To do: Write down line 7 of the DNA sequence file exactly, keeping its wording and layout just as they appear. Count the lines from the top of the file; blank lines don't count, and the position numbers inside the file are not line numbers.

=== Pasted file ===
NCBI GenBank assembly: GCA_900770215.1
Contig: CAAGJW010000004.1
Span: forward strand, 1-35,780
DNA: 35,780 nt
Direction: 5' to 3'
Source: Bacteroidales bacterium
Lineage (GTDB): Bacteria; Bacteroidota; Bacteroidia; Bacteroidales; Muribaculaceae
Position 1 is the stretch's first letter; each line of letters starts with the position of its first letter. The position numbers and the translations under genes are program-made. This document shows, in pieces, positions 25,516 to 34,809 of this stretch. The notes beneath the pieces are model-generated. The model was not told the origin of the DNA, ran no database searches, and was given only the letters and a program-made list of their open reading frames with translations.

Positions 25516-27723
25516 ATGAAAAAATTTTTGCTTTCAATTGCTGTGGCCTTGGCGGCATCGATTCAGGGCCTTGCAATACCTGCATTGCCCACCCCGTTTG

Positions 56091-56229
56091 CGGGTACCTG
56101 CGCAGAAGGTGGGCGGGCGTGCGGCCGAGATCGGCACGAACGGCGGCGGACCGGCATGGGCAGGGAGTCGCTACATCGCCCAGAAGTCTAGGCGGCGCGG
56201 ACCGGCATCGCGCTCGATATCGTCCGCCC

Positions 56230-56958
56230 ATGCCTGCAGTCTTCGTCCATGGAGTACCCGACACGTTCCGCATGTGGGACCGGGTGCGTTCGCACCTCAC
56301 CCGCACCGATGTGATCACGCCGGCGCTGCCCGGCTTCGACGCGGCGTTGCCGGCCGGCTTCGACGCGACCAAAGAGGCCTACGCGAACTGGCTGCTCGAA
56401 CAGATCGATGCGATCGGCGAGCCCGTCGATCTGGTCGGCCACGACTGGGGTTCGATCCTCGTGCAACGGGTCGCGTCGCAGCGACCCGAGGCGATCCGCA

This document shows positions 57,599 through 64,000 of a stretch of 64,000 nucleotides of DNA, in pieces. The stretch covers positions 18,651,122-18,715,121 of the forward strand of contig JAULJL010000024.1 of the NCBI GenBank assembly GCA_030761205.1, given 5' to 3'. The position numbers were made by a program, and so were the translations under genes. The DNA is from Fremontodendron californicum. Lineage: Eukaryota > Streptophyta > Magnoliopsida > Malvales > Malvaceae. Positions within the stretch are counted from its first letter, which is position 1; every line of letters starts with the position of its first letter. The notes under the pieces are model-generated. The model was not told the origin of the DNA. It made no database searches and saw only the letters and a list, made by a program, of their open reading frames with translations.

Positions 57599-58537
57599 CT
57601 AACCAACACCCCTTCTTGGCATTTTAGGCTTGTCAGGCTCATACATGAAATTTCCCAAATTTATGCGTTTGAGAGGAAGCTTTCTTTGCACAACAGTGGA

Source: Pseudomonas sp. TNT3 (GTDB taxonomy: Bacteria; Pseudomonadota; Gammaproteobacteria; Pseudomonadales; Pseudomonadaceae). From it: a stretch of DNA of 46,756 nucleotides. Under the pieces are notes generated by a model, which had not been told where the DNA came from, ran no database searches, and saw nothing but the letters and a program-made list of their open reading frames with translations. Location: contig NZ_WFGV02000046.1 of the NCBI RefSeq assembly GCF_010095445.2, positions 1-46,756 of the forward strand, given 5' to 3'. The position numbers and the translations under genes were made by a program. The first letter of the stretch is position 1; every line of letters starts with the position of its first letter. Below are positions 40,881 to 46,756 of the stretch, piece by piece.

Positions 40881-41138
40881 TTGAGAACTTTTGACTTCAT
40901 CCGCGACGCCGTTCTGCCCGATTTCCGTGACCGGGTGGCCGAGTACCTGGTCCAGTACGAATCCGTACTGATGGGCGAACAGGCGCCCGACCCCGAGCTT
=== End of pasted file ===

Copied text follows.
Lineage (GTDB): Bacteria; Bacteroidota; Bacteroidia; Bacteroidales; Muribaculaceae